It's been 33 years since music legend John Lennon was gunned down in front of his Manhattan co-op apartment house. Could an offhand remark he had made 14 years earlier led to his murder? Though Lennon asked the world to give peace a chance, there were many people, especially in America, whose anger at him stemmed from an interview he gave to a British reporter in 1966. At that time Beatlemania was at its height, and commenting on declining church attendance in his home country, Lennon said, "We're more popular than Jesus now."
The quote didn't make waves in Britain, but several months later, when it was reprinted in the U.S., there was extreme anger, especially in the South, directed at The Beatles, and Lennon in particular. In August of 1966 the group was beginning an American tour. In response to the Jesus statement, some radio stations banned Beatles records, and there were scattered protests and even a few threats. Lennon made several public apologies, including this one – in the video clip above – when our reporter spoke with him when the group was in Los Angeles.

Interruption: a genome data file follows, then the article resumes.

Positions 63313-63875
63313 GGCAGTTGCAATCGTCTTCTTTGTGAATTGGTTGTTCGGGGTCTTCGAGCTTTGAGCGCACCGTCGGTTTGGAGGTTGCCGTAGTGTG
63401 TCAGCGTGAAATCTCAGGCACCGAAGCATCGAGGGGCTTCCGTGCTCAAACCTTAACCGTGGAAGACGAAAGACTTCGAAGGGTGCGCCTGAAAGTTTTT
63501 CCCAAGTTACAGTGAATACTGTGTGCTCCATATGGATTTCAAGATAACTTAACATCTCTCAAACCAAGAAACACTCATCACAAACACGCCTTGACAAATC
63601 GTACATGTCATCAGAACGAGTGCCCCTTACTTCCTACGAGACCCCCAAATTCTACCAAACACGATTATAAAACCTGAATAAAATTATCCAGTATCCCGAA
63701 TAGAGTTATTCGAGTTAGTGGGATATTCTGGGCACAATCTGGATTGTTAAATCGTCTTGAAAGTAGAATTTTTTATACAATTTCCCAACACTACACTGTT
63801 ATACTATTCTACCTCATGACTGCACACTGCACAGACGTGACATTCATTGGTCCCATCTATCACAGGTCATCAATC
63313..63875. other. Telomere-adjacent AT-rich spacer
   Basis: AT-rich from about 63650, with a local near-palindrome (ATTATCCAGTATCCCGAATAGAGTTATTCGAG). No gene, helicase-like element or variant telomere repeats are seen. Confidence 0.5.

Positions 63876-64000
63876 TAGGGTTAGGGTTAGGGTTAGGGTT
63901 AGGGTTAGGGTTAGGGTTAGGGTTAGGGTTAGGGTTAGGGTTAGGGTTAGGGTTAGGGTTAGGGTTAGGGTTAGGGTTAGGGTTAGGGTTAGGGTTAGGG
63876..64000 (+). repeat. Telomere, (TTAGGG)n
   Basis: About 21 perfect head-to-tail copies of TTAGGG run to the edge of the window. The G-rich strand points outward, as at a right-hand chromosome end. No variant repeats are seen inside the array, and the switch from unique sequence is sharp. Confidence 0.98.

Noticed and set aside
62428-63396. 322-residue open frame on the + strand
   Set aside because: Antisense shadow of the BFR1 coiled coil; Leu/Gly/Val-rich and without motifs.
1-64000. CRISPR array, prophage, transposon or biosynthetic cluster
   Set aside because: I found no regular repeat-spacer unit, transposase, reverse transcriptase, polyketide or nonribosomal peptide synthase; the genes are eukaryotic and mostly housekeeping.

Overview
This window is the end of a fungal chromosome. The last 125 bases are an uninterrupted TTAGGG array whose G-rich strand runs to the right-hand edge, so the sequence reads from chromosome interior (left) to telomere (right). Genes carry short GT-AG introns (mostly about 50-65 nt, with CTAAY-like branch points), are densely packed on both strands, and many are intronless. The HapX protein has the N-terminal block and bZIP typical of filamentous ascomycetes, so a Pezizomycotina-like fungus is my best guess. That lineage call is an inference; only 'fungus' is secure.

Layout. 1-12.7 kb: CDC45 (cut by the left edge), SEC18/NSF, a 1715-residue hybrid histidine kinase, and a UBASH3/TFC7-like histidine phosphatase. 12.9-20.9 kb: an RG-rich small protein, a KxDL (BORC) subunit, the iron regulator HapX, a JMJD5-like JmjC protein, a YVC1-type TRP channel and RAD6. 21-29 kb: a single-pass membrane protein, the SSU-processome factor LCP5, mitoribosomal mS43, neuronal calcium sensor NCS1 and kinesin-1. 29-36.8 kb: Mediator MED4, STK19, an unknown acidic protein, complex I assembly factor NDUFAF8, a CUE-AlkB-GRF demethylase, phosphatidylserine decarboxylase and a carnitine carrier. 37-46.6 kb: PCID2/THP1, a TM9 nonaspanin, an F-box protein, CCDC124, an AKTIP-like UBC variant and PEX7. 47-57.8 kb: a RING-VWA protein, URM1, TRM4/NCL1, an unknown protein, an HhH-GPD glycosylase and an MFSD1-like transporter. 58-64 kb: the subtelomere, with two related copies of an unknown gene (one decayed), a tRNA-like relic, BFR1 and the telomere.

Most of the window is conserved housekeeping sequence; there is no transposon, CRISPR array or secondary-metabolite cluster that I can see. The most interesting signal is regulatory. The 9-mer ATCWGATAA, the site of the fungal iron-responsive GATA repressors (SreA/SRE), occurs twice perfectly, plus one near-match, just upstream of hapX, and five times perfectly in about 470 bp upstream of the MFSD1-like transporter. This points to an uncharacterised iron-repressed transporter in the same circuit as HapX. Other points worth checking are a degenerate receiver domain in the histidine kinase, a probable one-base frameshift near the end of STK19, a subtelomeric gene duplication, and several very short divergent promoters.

And what's the connection to Lennon's Jesus remark and his murder? The man who killed him, Mark David Chapman, was a born-again Christian who said that Lennon's statement was blasphemous. Chapman had travelled to New York several months earlier with the intent to confront Lennon. After firing the shots, Chapman waited patiently for the police to arrive. He received a life sentence, and he remains imprisoned in upstate New York.